Over the past few decades with the rise of information technology and globalization, the global economy has become networked on many different levels. Both its technological infrastructure and its institutional superstructure have become increasingly integrated into dense, multimodal networks, from the micro level of individual organizations all the way up to the global level through global cities and the global supply chains that they enable.
Complexity economics is an alternative paradigm within economic science based upon complexity theory and nonlinear models. Within this theoretical framework the economy is modeled as an open system composed of heterogeneous agents with bounded rationality, which gives rise to networks of interactions that we call institutions, and macro level non-equilibrium state to the economy that is in constant change driven by internal dynamics.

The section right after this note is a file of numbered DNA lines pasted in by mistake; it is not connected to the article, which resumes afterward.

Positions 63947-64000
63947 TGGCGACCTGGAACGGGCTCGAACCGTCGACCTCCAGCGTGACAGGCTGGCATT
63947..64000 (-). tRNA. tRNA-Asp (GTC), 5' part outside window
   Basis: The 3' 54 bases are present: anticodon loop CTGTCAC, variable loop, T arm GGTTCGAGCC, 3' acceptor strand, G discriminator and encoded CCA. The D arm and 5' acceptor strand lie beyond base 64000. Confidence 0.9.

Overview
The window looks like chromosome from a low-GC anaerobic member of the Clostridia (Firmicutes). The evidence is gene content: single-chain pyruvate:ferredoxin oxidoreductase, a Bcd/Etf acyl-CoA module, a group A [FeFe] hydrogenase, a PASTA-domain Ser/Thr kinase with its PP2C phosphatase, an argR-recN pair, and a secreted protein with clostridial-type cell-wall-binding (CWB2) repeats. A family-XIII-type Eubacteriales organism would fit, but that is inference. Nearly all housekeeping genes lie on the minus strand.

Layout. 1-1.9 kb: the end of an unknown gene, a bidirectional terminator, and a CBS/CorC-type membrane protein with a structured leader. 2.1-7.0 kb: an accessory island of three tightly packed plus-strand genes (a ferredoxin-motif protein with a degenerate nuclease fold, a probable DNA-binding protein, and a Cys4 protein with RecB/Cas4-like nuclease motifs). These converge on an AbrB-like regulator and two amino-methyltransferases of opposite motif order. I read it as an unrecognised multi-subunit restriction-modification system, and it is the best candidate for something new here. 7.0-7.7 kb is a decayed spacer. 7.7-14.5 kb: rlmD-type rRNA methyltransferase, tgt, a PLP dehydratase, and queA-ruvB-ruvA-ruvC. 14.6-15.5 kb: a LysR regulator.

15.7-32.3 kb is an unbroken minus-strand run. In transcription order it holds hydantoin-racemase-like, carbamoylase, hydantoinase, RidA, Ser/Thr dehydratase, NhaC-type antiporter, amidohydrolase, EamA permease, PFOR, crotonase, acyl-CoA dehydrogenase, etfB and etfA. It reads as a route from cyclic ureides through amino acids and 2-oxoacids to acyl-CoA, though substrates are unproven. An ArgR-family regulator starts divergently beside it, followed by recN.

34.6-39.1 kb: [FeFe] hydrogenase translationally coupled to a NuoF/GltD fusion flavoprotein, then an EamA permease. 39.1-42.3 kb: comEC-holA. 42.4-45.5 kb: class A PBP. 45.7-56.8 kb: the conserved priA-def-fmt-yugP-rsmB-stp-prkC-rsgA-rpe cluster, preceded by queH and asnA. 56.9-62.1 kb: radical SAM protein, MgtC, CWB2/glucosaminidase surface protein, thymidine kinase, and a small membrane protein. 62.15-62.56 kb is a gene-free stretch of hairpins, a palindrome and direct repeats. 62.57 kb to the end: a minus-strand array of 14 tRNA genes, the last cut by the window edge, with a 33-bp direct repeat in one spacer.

Evolutionary economics is an alternative paradigm to economic development that is focused on the internal dynamics through which the macroeconomy generates novel phenomena and changes over time in an evolutionary process, without the guidance of some centralized regulatory mechanism.
Self-organization is the emergence of a globally coherent pattern of organization out of the local interactions between initially independent components. It is in many ways very much counter-intuitive to our traditional beliefs about order having to be imposed from some external top-down design.
Behavioral economics is an approach to microeconomics that uses experiments to determine how agents make choices within an economic context, it studies the effects of psychological, social, cognitive, and emotional factors on the economic decisions of individuals and institutions and the consequences of this to broader economic outcomes.
The concept of Path Dependence is used to capture the way in which small, historical contingent events can set off self-reinforcing mechanisms and processes that “lock-in” particular pathways of development.